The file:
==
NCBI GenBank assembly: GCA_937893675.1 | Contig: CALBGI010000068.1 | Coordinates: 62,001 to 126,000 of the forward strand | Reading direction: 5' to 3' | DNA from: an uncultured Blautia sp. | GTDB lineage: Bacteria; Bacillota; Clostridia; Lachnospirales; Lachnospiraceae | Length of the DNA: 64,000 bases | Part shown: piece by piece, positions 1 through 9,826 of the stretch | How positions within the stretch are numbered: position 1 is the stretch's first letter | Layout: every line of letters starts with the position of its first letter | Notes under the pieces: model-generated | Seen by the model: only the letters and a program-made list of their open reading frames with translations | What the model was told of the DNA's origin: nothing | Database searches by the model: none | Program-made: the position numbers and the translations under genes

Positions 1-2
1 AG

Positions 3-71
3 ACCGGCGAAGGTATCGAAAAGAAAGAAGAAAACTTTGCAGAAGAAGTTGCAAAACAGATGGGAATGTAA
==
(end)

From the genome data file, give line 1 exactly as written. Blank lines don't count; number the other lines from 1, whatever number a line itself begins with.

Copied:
NCBI GenBank assembly: GCA_937893675.1 | Contig: CALBGI010000068.1 | Coordinates: 62,001 to 126,000 of the forward strand | Reading direction: 5' to 3' | DNA from: an uncultured Blautia sp. | GTDB lineage: Bacteria; Bacillota; Clostridia; Lachnospirales; Lachnospiraceae | Length of the DNA: 64,000 bases | Part shown: piece by piece, positions 1 through 9,826 of the stretch | How positions within the stretch are numbered: position 1 is the stretch's first letter | Layout: every line of letters starts with the position of its first letter | Notes under the pieces: model-generated | Seen by the model: only the letters and a program-made list of their open reading frames with translations | What the model was told of the DNA's origin: nothing | Database searches by the model: none | Program-made: the position numbers and the translations under genes